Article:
Objective: This article aims to analyze the importance of university tutoring service for students at the Universidad Nacional del Altiplano de Puno (Peru), in the context of the global pandemic of covid-19. Originality/contribution: This documentation approach reveals the experience of the student tutoring service in a public university, after the implementation of the University Law No. 30220 five years ago and, for the first time, in a non-face-to-face education scenario, in addition, the socio-cultural relevance is analyzed. Method: Qualitative research was used in order to understand the perceptions, experiences and expectations of the students about the tutoring service. Strategies/information collection: Within the qualitative method, the semi-structured interview technique was applied to forty-four students from different professional training areas (engineering, biomedicine and social sciences). Conclusions: This study found that the university tutoring service is very important for students because it is a means through which they receive support, guidance, accompaniment, and orientation from their tutors. For many students, tutoring becomes a fundamental and transversal need in their professional training. However, they demand that tutors accompany them from the first to the last semester, that they be professionals with a counseling and psychological orientation profile who, based on the student's culture, create tutoring strategies that take into account their Andean cosmovision (agricultural production procedures, commerce; family and community coexistence, beliefs and values; respect and appreciation of their natural resources) and help them overcome various problems. Likewise, the use of Google Meet (group sessions) and Facebook, WhatsApp or telephone (individual sessions) should be prioritized as resources for the achievement of welfare states, in the current context of pandemic.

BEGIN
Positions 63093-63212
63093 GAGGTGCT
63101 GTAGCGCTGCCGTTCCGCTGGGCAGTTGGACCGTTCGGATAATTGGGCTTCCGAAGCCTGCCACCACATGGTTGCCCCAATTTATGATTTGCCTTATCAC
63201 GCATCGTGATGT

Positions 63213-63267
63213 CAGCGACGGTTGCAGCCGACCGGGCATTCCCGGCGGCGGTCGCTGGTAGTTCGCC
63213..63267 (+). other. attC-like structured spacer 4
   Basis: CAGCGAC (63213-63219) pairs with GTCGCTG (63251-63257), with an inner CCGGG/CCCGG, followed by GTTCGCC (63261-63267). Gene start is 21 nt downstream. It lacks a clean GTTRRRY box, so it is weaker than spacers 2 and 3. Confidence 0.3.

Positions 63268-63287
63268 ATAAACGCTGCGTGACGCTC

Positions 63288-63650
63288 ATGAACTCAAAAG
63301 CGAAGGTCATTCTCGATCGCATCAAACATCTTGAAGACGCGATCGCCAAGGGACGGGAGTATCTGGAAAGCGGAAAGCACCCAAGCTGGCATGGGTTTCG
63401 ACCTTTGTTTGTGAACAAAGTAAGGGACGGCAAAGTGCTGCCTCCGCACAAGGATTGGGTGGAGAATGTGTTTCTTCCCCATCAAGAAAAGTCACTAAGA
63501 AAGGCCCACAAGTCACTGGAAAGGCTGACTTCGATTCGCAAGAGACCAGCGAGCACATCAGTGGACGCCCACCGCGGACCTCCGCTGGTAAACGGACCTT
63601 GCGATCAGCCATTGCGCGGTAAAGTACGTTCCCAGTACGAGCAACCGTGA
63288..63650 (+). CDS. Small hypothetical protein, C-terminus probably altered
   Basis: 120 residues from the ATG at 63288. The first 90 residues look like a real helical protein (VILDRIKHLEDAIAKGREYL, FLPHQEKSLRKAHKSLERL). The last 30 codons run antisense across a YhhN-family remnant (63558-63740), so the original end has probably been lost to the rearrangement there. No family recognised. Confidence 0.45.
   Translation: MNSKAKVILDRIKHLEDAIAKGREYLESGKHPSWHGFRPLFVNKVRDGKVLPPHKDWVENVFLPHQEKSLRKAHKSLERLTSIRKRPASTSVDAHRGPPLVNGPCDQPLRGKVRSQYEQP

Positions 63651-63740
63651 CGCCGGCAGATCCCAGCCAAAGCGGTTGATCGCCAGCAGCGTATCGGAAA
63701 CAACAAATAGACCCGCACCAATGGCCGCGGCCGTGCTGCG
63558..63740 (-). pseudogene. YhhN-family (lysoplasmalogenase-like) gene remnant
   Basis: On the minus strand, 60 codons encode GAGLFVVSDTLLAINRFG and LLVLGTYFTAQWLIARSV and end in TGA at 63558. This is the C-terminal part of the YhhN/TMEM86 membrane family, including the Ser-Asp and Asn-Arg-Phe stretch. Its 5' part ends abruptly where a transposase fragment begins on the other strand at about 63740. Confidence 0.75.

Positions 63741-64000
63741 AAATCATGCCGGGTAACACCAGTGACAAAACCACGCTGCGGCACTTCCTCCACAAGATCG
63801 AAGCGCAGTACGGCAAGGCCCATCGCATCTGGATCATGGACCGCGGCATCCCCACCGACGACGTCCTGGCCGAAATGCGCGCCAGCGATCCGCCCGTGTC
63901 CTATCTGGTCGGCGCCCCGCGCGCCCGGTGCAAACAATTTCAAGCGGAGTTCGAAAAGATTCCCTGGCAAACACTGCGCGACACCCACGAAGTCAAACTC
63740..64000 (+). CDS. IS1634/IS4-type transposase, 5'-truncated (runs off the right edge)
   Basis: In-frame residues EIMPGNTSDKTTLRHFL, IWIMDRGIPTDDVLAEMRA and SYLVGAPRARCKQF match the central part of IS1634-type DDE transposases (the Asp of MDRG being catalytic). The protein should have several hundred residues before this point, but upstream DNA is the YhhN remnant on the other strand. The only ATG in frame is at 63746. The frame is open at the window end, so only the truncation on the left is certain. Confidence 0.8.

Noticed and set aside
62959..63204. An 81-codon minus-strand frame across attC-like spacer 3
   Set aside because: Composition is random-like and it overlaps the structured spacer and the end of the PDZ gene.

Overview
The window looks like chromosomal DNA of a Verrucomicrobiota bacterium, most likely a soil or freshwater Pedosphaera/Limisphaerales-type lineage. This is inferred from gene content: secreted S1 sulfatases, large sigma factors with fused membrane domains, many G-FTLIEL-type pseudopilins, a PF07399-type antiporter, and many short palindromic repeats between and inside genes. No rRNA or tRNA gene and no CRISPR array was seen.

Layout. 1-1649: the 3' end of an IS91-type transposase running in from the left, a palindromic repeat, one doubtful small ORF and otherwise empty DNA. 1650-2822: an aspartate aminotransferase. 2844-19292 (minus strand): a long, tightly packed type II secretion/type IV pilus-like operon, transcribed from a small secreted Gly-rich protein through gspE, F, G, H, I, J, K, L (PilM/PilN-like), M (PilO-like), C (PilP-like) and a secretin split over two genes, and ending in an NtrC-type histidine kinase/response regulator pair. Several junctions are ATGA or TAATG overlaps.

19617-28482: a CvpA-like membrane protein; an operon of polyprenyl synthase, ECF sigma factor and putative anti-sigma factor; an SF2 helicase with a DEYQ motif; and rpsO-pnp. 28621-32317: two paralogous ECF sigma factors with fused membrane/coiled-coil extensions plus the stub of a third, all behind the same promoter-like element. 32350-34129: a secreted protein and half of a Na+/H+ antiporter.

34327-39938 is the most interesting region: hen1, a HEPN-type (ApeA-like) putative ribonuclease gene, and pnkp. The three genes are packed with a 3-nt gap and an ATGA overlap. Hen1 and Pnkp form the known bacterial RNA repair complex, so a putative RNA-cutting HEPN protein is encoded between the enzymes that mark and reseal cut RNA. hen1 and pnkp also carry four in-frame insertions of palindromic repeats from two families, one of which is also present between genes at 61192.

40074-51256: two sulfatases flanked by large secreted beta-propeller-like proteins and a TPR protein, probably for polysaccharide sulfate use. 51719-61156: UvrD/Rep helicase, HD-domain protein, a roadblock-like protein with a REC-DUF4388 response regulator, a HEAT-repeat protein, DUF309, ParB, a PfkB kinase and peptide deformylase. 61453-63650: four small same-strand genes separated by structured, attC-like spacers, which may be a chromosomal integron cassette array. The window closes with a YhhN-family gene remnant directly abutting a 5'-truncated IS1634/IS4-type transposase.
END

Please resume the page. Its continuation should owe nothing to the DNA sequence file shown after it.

- The educational world and its environment in the face of the pandemic of the xxi century: challenges, responsibilities and inclusionpor Maria Jose Del Pino Espejo el julio 16, 2021 a las 5:00 am
Since the world entered a pandemic with COVID-19 in 2019, our lives have been altered. This issue of RHELA journal focuses on the changes in the education system, on how the pandemic has affected our ways of teaching, of learning. The focus of the pandemic is made from the local or micro analysis in primary or university education to the approaches of international organizationssuch as the UNESCO, UNICEF or international databases such as the Web of Science orDialnet. Many teachers have thought it appropriate to share their ways of dealing with their day to day with an online teaching, which had been something punctual and becomes everyday. This issue also vindicates the ways of expressing themselves of the normalist teachers who, in a decolonial turn, express themselves in a beautiful way with respect to COVID. Among others, Pedro Mariscal wrote "Mis Decimas en Parodia" II Never wave hello, Neither of kiss, nor of embrace. You can be charged by the clown... Make it not in vain This human sacrifice. Past quarantine And with your health very full You come to see me at my house And you dance to me in the square In the light of the full moon!" Other voices depicted in this volume are those of families and their experiences of online teaching at home. The digital divide deepens the wounds of economic inequality between families and educational possibilities can be in danger for a large part of the student body, depending on the geographical location where we are. The needs of students are alsolistened to who demand tutors for all the time, professionals with a profile of tutoring and psychological orientation that from the culture of the student, understand their worldview and help them overcome various problems. In addition, they need to organize group sessions and networks for group work or smart phones for individual use. The teaching innovation that is developed throughout this monograph unites the whole society, not only families, students and teachers along with ethnoeducation and radio programs. Although many of the articles have a qualitative methodological approach to the novelty of the phenomenon and the need for a micro study to be able to delve into eachparticularmethodologicalexperience, the results could be extrapolated to most of the country where the research is carried out, exposing generational and conomic gaps. Also included are articles with a quantitative approach, bibliographic reviews, among other techniques. In addition, topics related to history, with the social and political struggles developed by the progressive and revolutionary movements of the last century, accompanied by relevant figures who dedicated their lives to an inclusive rural education, are exposed. A space has been left for the analysis of one of the scourges of all time: gender violence that, far from abating, has increased and worsened. We conclude by thanking the valuable contributions that RHELA journal has received in this issue 37. Part of its value lies in the epistemologies and methodologies that undoubtedly help us face our new normal.